The Rocky Mountain Training Center, in Larkspur, Colorado is a B&B for horseman and was able to accommodate my animals very safely. The hot tub, home made rolls and intrinsic beauty of the place makes it worth its own trip. Everyone loves our alpacas when they meet them. Most folks don't know what they are before that time. You must inform any of these places you'll be bringing an exotic animal and give them the opportunity to say NO. Bobbie Richine of RMTC actually was thrilled to give her horses the opportunity to be introduced to alpacas. That was interesting by itself. They ended up sniffing each others noses and taking bits of grass from her hand at the same time. Stopovers like this one add immeasurably to a trip and are the best of fatigue fighters.
States have different requirements and regs for transporting animals. Have your registration papers, vaccination records and vet certificates with you. Ask for a listing of veterinarians in each state you're passing through. Check for breeders in those states also. They'll know which vets are familiar with camelids.
Traveling means stress. Accidents can happen. There's no escaping it. Along with the fatigue that comes with balancing and bracing themselves in a bouncing, vibrating trailer, your alpaca might find him(her)self in an environment that is too hot or too cold for comfort, or breathing stale air in a trailer with inadequate ventilation. In addition, shipping represents a disruption of routine and alpacas love routine. Just in case, trip insurance is available. Wilkins Livestock Insurance (800 826-9441) actively solicits our business. They're also alpaca owners and understand our needs. Another is The Lone Star Agency, Inc.

Bring along your road service cards. It can be very reassuring to have an auto club membership such as AAA, so that you know help (to a vet or mechanic) is only a phone call away. BRING A CELLULAR PHONE. Make sure it picks up digital as well as analog signals. (The USA is not entirely digital at this time, and digital only phones, although less expensive while using digital service are useless in the majority of rural areas I've driven to.) If you don't use one on a daily basis, sign up for the “emergencies-only” plan. And because a dead battery is the last thing you'll need, equip your phone with a jack that plugs into your vehicles cigarette lighter. Pay attention to the road signs and know what cell phone number will get you directly to the state police. For those parts of the country with no cell service at all, a CB is a great back-up. Truckers and other road warriors use CB channel 19.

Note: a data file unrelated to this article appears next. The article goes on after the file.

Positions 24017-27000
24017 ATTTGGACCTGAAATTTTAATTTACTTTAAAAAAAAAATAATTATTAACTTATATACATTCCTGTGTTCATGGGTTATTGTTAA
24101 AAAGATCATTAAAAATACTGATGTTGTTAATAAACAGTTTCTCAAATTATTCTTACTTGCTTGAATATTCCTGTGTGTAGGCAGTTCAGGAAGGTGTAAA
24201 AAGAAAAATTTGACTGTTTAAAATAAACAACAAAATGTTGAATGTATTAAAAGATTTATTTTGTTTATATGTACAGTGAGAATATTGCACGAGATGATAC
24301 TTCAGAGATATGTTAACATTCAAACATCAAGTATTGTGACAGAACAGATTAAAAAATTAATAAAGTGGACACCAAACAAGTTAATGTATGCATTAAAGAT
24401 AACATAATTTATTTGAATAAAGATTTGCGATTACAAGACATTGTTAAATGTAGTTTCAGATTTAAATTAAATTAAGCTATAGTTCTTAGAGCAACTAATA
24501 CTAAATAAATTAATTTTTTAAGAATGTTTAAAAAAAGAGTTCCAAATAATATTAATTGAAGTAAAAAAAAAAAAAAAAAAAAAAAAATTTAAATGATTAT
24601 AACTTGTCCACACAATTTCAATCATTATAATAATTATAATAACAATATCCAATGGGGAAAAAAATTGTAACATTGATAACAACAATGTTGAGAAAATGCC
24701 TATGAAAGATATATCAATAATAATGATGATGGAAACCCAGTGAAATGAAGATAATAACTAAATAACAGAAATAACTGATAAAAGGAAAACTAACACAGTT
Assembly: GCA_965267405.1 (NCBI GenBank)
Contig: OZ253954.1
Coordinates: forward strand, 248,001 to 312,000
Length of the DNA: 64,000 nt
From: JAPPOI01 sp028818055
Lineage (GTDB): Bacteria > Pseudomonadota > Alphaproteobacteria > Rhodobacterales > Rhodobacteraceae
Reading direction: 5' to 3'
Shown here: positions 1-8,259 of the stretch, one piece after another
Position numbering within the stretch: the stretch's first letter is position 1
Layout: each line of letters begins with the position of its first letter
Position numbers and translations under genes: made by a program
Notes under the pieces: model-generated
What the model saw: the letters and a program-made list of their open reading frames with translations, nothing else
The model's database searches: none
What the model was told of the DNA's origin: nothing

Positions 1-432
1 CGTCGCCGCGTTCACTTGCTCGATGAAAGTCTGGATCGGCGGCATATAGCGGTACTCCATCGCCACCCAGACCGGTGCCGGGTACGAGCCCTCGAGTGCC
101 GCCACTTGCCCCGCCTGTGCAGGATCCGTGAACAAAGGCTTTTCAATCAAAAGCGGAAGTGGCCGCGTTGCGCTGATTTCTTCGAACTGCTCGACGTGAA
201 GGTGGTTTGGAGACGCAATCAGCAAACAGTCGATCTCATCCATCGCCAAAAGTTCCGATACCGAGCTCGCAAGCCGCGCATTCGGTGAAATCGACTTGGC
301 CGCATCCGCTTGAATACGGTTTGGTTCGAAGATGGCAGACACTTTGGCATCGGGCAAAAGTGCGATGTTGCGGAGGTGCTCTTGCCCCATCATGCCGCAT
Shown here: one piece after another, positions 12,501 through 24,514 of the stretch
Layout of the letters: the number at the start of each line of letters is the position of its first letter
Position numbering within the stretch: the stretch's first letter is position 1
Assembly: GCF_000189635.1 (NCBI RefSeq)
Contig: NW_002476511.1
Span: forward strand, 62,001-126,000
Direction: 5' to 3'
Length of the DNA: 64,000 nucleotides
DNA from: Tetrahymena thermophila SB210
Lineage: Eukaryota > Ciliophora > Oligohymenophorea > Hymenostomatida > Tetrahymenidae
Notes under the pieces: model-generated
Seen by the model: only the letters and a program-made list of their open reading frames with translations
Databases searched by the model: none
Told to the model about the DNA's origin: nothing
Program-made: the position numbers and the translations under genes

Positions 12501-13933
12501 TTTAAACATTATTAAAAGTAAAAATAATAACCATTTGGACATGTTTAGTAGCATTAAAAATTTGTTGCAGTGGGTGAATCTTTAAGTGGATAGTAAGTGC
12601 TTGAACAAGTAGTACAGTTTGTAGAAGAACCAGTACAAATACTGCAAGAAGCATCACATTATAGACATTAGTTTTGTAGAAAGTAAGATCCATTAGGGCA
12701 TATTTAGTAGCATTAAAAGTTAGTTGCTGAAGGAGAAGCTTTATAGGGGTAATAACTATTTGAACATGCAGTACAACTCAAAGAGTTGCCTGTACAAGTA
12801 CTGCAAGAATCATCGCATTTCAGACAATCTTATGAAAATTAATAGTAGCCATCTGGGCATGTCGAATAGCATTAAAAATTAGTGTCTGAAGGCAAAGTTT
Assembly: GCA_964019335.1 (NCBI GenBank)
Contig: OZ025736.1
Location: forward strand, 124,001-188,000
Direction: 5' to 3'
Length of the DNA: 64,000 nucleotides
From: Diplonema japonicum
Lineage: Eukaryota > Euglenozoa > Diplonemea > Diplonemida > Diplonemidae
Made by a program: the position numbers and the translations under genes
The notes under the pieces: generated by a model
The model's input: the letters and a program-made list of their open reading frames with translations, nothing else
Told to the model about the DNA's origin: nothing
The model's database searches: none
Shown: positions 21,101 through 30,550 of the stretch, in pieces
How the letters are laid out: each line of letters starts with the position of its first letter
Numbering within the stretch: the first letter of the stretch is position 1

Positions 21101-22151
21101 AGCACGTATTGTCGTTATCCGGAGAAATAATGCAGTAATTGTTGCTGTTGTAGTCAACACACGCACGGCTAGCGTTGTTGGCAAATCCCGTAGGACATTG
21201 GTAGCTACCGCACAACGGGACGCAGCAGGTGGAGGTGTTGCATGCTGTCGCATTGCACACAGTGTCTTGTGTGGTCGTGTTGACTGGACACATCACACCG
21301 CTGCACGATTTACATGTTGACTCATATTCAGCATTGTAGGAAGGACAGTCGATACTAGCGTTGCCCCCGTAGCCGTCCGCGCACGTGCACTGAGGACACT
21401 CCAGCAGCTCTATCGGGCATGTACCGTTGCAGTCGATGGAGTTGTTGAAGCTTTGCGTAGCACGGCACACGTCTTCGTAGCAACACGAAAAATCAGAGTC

Bring along your tool kit. Make sure you have a lug wrench that fits your lug nuts on your tires. They are not always one universal size. Can you turn it? If not, know beforehand and invest in one that's electric. Add all the reflectors you want. More the better. Most other drivers will anticipate one car length going through an intersection. Side reflectors will help focus attention on your trailer. Never hurts to have them on the back also. Anticipate an electrical failure or parking on the side of the road, power off. Enable your vehicle to glow. A kit with glowing cyalume light sticks, reflective triangles and a flashing light all boxed up with an air compressor can save the day. For myself, I also carry a reflective vest and cap used for bike riding and available in any sport shop. Duct tape and Velcro can be useful I'm sure but I don't know where yet.

Along with other things you hope not to use are a fire extinguisher, sleeping bag, an assortment of wrenches and screwdrivers, jumper cables, fuses, and a blanket. Add a pair of gloves (to protect your hands and provide better grip on that tire iron), a sharp utility knife, sufficient leads with working clips for each animal, and some extra hay for the floor and your destination. If it's winter, head to your outback camping supplier and be prepared.

Two tips: Have your own water bottle convenient to you all the time. Keep yourself alert and drink plenty of water even when you don't feel the need. Keep your nutritious snack bar, carrots, broccoli anything raw to nibble one. You can avoid feeling famished and will help to keep your blood sugar levels from getting to high or low.

Any trip over an hour deserves an audio book. If you want to eat that long, boring road, rent or buy one. Libraries are letting them out now. One tip on this, if you have to concentrate on certain instructions, turn it off no matter how intense the part you're up to is. I once ended up in Wyoming while heading to Eaton, Colorado, 45 minutes out of my way. The strange thing is, I was so involved in my audio, I didn't even mind. That's scary.

No one can anticipate every emergency, of course, and shipping is stressful at the best of times. But correct preparation and a knowledge that everything is as safe as it can be can add enormously to your peace of mind .
A GREAT DEAL OF ENJOYMENT CAN BE GARNERED BY HAULING OUR ALPACAS ON OUR OWN. We can keep it enjoyable by having the right kind of trailer pulled by a towing vehicle with sufficient power and by providing on-going maintenance for both vehicle and trailer. Pay careful attention to weather conditions, and, the final requirement . . .drive safely.

If anyone can add to this personal 'hint' list to make transporting our wonderful alpacas a little bit safer for them and for us please e-mail me at mary@marysalpaca.com.

When you reach your destination observe your alpaca's behavior.
They must EAT, POOP, PEE and CHEW CUD!